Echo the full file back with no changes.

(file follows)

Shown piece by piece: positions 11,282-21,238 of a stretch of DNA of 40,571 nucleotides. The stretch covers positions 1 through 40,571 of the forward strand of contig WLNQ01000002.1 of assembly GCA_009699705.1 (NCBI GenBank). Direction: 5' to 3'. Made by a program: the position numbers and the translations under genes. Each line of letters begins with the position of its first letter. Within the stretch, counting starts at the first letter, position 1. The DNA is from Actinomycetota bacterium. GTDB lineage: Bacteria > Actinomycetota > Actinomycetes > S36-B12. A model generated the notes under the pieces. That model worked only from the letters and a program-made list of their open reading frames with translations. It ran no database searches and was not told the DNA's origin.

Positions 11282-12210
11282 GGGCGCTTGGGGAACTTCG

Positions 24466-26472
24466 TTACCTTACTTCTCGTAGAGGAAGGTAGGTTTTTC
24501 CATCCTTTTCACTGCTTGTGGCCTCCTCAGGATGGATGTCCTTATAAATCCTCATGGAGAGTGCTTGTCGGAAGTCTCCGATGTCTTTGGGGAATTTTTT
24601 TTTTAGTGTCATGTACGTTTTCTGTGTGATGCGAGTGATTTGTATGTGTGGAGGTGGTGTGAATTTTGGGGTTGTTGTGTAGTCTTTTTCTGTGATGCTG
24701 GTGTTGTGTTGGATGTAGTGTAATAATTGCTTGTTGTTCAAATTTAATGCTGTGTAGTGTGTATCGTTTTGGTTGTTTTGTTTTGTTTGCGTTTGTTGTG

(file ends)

Shown piece by piece: positions 11,282-21,238 of a stretch of DNA of 40,571 nucleotides. The stretch covers positions 1 through 40,571 of the forward strand of contig WLNQ01000002.1 of assembly GCA_009699705.1 (NCBI GenBank). Direction: 5' to 3'. Made by a program: the position numbers and the translations under genes. Each line of letters begins with the position of its first letter. Within the stretch, counting starts at the first letter, position 1. The DNA is from Actinomycetota bacterium. GTDB lineage: Bacteria > Actinomycetota > Actinomycetes > S36-B12. A model generated the notes under the pieces. That model worked only from the letters and a program-made list of their open reading frames with translations. It ran no database searches and was not told the DNA's origin.

Positions 11282-12210
11282 GGGCGCTTGGGGAACTTCG

Positions 24466-26472
24466 TTACCTTACTTCTCGTAGAGGAAGGTAGGTTTTTC
24501 CATCCTTTTCACTGCTTGTGGCCTCCTCAGGATGGATGTCCTTATAAATCCTCATGGAGAGTGCTTGTCGGAAGTCTCCGATGTCTTTGGGGAATTTTTT
24601 TTTTAGTGTCATGTACGTTTTCTGTGTGATGCGAGTGATTTGTATGTGTGGAGGTGGTGTGAATTTTGGGGTTGTTGTGTAGTCTTTTTCTGTGATGCTG
24701 GTGTTGTGTTGGATGTAGTGTAATAATTGCTTGTTGTTCAAATTTAATGCTGTGTAGTGTGTATCGTTTTGGTTGTTTTGTTTTGTTTGCGTTTGTTGTG